But the perception that the distribution issue is somehow more minor than a technical glitch seems wrongheaded. Ultimately, it doesn't matter what the problem is—a transit system must be reliable in order to be useful. Walking into work late because you couldn't find an empty rack or, conversely, because all the bikes are gone is precisely the same as walking in late because your bike wouldn't dock. Late is late, especially in the eyes of the bosses, who probably just assume you're hungover, anyway.
It's not for nothing that Washington D.C, which has been in possession of its own bike share program for several years, still suffers from serious dock-blockage. I took a trip there myself in May, and I can tell you that the problem is grave—a person should never find themselves in a foot race across Independence Avenue against a man sporting a rat tail and JNCO's for the last slot in the Capital Bikeshare rack. Which I did not.
But is the anxiety of wondering whether a Citi Bike—or a space to dock it—will be available better or worse than wondering whether the train will show up? That depends. At least the subway, occasionally, offers its own rewards: We still haven't seen a shark riding a Citi Bike.

Saturday, August 10, 2013

PTB Volleyball Tournament - Saturday August 10, 2013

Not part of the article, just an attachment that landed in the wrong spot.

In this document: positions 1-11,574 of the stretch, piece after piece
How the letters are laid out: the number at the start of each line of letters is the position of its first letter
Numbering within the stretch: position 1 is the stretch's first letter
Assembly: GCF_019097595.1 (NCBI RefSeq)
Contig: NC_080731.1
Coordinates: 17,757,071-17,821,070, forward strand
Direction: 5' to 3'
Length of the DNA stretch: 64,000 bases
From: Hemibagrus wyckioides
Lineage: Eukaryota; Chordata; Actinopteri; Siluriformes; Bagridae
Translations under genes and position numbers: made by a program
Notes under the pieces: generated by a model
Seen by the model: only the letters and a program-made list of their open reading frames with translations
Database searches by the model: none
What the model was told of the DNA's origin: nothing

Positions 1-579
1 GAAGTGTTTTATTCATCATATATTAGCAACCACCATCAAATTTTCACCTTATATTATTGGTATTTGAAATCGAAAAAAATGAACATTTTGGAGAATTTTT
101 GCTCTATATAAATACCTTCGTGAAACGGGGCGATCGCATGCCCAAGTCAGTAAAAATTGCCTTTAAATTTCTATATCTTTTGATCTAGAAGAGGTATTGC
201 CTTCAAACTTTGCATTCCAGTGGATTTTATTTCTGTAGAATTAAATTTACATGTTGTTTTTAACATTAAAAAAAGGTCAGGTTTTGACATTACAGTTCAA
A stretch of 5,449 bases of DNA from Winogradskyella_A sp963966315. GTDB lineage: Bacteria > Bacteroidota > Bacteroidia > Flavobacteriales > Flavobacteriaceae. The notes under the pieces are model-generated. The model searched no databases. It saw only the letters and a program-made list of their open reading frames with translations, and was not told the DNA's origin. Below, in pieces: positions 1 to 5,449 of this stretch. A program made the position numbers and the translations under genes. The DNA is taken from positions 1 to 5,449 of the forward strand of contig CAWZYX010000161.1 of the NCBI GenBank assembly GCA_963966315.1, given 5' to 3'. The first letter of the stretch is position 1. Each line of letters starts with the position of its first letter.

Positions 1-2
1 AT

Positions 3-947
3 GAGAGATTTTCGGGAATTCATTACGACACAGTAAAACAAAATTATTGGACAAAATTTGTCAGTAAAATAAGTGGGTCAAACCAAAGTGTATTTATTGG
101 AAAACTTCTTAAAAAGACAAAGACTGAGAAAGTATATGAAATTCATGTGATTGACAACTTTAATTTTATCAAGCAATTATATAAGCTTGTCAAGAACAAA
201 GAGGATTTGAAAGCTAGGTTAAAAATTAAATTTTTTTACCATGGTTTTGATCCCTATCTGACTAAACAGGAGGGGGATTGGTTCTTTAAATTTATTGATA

PTB Volleyball Tournament - Saturday August 10, 2013 

On Saturday August 10th, Place To Beach Cantina (PTB) is the Place to Be as the restaurant hosts the first PTB Beach Volleyball Tournament in Coney Island. The one-day beach volleyball tournament will feature both a men's and women's draw with a 1st place cash prize of $1,000, a 2nd place cash prize of $600 and a 3rd place cash prize of $200 for each winning team.
Attendance will be open to the public, and from 8:30am spectators and beach goers can witness some of the best beach volleyball players from the east coast battle it out on the legendary Coney Island beach. Confirmed players include professional athletes and Olympians.
The tournament will take place on the beach at the Stillwell Avenue entrance, Coney Island across from PTB Cantina. Following the tournament, the awards ceremony and after party will take place at PTB Cantina from 8:00pm-10:00pm, open to all who would like to attend. Rain date for the tournament is scheduled for the following day, Sunday, August 11th.
A portion of the tournament proceeds will be donated to AllStarr Volleyball (a 501c3 nonprofit organization), the fastest growing USA Volleyball Juniors club in New York City with teams of girls and boys ranging from ages 13-18.

Friday, August 9, 2013

A Traffic Light to Replace a Bridge Over Traffic?

Coney Island Pedestrian Bridge Torn Down « CBS New York

(excerpt)
Coney Island has lost another landmark after an iconic pedestrian bridge was torn down overnight for safety reasons.

The bridge, which connected the West Eighth Street subway station to the New York Aquarium and boardwalk, had stood for 50 years, but fell into disrepair. Chipped paint and rust could be seen on a remaining section of the bridge Thursday morning.

“It was like the entrance,” Eliza Shulman, a Coney Island resident, told CBS 2’s Don Champion. “You could see everything. You could see all the way down that way — the boardwalk, the ocean, the baseball stadium, the aquarium. It was just really cool.”